Northern Ireland's Department of Health, Social Services and Public Safety (DHSSPS) today published proposals for the 2013/14 GMS contract, which would axe MPIG top-ups to core funding and force a massive overhaul of QOF similar to planned reforms in England.
GPC Northern Ireland chairman Dr Tom Black told GP: ‘On first reading this is the harshest of the four country impositions with the majority of NICE indicators, 23 threshold changes and no amelioration of contractor population index (CPI) or expanding population scheme. The MPIG removal threatens to destabilise general practice in Northern Ireland.’
The DHSSPS decision to push for a deal similar to England's will come as a disappointment after GP leaders in Wales and Scotland agreed significantly improved offers that protect MPIG support for practices at this stage and lessen the impact of QOF changes. The proposals look likely to be rejected by GPC Northern Ireland.
Dr Black said several factors made the Northern Irish proposals harsher than those in England. In England, the DH has proposed increasing the value of QOF points by 16% to account for rising practice list sizes, but in Northern Ireland no such measure is on the table.
The impact of plans to cut MPIG over seven years would be softened to a degree in England by the redistribution of funding from PMS contracts, he said. But Northern Ireland has only GMS practices.
Meanwhile, he added that global sum payments were based on out-of-date information and did not recognise that the population of Northern Ireland increased by 7% from 2001 to 2011. He explained: ‘GPs are paid £55 per head of population but there is no recognition that the population has increased. This means GPs are taking on extra workload for no extra funding.’
On top of these changes, GPs in Northern Ireland face threshold increases for 23 QOF indicators, compared with 20 in England.
Dr Black said he thought changes to the 2013/14 GMS contract could increase GP workload by between 10 and 15% and cut income by around 5 to 10%.
He said plans to involve GPs in commissioning in Northern Ireland under the Transforming your care scheme would raise workload by around 20%. ‘We can’t do that and at the same time and take on 10-15% workload increase,’ Dr Black said.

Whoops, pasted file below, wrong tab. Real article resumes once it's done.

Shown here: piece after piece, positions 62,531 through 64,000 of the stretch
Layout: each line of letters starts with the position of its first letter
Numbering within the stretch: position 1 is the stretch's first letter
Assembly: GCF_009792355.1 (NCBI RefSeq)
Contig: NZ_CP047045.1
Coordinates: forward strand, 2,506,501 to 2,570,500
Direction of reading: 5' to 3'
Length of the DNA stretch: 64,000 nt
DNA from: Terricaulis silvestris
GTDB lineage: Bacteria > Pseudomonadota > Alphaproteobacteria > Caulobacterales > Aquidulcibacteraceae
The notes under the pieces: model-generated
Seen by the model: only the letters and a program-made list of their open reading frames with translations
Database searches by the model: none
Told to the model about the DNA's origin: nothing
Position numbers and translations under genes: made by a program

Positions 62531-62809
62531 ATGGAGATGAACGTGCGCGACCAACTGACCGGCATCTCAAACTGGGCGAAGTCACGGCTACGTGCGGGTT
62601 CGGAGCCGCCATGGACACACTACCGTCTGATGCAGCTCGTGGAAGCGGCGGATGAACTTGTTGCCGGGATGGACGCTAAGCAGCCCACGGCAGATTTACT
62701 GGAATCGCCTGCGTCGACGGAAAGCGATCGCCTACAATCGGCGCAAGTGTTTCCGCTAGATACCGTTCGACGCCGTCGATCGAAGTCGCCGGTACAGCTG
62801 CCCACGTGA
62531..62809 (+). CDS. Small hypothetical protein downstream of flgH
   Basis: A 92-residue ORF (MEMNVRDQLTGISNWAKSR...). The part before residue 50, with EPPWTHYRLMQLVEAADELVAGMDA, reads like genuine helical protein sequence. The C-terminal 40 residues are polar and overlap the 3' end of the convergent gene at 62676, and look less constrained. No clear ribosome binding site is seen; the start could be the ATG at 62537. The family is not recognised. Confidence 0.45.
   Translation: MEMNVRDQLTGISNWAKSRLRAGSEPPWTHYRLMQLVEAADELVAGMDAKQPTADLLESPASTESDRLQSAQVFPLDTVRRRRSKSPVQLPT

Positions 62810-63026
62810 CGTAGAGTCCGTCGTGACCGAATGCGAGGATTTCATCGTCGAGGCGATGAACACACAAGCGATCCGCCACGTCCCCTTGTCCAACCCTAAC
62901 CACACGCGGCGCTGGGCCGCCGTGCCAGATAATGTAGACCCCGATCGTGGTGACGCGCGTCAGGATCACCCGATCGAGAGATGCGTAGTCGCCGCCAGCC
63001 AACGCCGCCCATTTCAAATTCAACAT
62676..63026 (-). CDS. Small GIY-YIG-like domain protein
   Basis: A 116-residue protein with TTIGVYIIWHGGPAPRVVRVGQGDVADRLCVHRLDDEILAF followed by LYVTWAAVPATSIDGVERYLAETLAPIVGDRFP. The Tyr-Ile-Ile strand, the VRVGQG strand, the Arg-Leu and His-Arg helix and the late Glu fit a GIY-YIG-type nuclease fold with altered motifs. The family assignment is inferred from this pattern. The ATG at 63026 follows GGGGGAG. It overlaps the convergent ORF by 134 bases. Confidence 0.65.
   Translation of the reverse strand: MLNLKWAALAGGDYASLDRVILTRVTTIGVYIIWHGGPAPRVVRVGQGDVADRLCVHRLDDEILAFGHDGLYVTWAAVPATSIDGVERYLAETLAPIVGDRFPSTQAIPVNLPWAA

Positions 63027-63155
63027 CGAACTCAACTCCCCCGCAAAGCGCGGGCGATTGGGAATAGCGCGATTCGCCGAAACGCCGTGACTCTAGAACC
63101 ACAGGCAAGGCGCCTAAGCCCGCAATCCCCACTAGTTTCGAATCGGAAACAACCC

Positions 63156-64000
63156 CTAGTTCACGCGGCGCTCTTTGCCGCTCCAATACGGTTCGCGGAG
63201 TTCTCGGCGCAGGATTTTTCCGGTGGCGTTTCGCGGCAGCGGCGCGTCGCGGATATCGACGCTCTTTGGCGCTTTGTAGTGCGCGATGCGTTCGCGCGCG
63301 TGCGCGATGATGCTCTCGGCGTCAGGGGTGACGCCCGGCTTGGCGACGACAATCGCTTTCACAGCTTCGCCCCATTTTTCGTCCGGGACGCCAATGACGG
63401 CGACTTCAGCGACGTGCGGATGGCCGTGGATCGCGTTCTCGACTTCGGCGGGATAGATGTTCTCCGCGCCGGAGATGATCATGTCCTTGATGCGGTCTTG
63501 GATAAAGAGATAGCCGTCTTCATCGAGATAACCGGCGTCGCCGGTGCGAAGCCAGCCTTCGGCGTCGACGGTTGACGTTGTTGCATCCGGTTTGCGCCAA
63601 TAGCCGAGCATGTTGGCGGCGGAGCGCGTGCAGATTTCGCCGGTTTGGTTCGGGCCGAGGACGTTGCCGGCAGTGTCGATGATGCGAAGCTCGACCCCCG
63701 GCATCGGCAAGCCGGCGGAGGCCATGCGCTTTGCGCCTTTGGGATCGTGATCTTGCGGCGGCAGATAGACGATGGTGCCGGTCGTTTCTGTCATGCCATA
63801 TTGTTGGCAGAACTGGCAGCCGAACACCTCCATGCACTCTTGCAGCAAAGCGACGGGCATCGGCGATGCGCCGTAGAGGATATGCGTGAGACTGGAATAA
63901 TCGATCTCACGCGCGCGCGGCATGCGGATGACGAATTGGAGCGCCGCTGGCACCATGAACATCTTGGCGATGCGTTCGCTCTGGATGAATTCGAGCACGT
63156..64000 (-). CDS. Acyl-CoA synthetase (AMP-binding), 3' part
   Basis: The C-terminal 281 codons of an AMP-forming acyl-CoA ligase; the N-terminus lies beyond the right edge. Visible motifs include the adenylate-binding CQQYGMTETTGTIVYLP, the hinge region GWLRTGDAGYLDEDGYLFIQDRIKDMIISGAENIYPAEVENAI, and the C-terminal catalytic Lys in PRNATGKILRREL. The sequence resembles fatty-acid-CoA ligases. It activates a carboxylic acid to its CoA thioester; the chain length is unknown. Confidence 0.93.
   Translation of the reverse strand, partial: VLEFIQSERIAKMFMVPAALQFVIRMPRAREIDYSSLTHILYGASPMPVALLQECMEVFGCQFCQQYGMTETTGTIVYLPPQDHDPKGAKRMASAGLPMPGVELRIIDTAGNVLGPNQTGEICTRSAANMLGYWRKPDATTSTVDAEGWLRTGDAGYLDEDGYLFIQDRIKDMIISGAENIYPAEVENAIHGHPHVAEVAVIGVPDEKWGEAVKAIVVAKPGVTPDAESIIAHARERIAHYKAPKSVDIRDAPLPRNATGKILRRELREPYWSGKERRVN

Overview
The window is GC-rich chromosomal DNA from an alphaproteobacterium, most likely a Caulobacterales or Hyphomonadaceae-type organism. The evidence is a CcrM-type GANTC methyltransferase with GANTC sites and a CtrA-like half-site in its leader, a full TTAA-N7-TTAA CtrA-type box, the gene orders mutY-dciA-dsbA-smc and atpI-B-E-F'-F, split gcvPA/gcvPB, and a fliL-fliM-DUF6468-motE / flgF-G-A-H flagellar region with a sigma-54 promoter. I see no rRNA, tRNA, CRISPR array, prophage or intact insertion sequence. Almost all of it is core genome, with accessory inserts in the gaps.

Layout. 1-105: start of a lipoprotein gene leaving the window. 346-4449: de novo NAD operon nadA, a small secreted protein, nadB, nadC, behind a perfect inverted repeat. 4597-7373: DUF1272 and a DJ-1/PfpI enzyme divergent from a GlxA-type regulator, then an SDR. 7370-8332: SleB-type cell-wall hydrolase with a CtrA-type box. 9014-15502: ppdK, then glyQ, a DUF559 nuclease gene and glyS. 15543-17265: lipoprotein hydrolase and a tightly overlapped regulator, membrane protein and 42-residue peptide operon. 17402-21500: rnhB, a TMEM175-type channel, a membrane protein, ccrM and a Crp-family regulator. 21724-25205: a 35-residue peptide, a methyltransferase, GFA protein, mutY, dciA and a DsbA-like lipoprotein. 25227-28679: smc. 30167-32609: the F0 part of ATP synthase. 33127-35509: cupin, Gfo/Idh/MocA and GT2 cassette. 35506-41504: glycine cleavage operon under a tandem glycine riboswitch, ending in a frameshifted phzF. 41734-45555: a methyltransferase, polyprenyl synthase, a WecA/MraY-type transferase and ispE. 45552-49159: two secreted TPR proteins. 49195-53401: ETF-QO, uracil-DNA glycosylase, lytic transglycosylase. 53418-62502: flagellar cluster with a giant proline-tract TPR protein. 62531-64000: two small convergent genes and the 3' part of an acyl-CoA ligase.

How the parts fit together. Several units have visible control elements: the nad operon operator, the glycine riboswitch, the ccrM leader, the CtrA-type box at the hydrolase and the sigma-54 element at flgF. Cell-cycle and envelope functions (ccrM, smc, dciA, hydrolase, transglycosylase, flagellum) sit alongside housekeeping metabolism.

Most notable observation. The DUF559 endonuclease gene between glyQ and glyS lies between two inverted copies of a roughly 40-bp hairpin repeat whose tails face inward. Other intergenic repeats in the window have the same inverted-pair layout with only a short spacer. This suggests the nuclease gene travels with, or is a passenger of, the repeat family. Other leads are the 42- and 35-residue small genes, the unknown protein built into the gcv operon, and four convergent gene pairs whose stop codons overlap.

Under the Northern Ireland government's proposals, most of the organisational domain will be scrapped, with points redistributed to fund new indicators recommended by NICE, with any remaining money moved into core funding.
Unlike the plans in England, three medicines management targets worth 23 QOF points (around £3,000 to an average practice) will be retained.
But as in England, GPs in Northern Ireland will face raised QOF thresholds. In England the DH plans would set thresholds for achieving maximum points at the level of the best-performing 25% of practices.
In Northern Ireland 20 percentage points will be added to the bottom thresholds and five to the top thresholds of 23 indicators in 2013/14, with thresholds rising further from 2015/16.
For six indicators, GPs would have to treat 95% of patients in a domain to gain maximum points from 2013/14.
A DHSSPS spokesman said: ‘Unfortunately, following the annual negotiating process it has not been possible to reach an agreeable settlement with the NI GPC regarding the GMS contract for GPs from 2013/14. However, the NI proposals for change to the GMS contract 2013/14, which are now out for consultation, are consistent with the changes proposed in the other three countries across the UK - England, Scotland and Wales.
‘The key elements of the proposed changes for Northern Ireland focus on increased levels of investment in general practice, addressing inequalities in funding across GP practices and amendments to the QOF such as the introduction of new NICE recommendations and the removal of a number of indicators to reflect basic standards of good organisational practice.
‘The NI proposals are now out for consultation and the department remains willing to continue dialogue with GPC NI about the proposed changes as part of its planned consultation in an effort to reach an acceptable agreement.’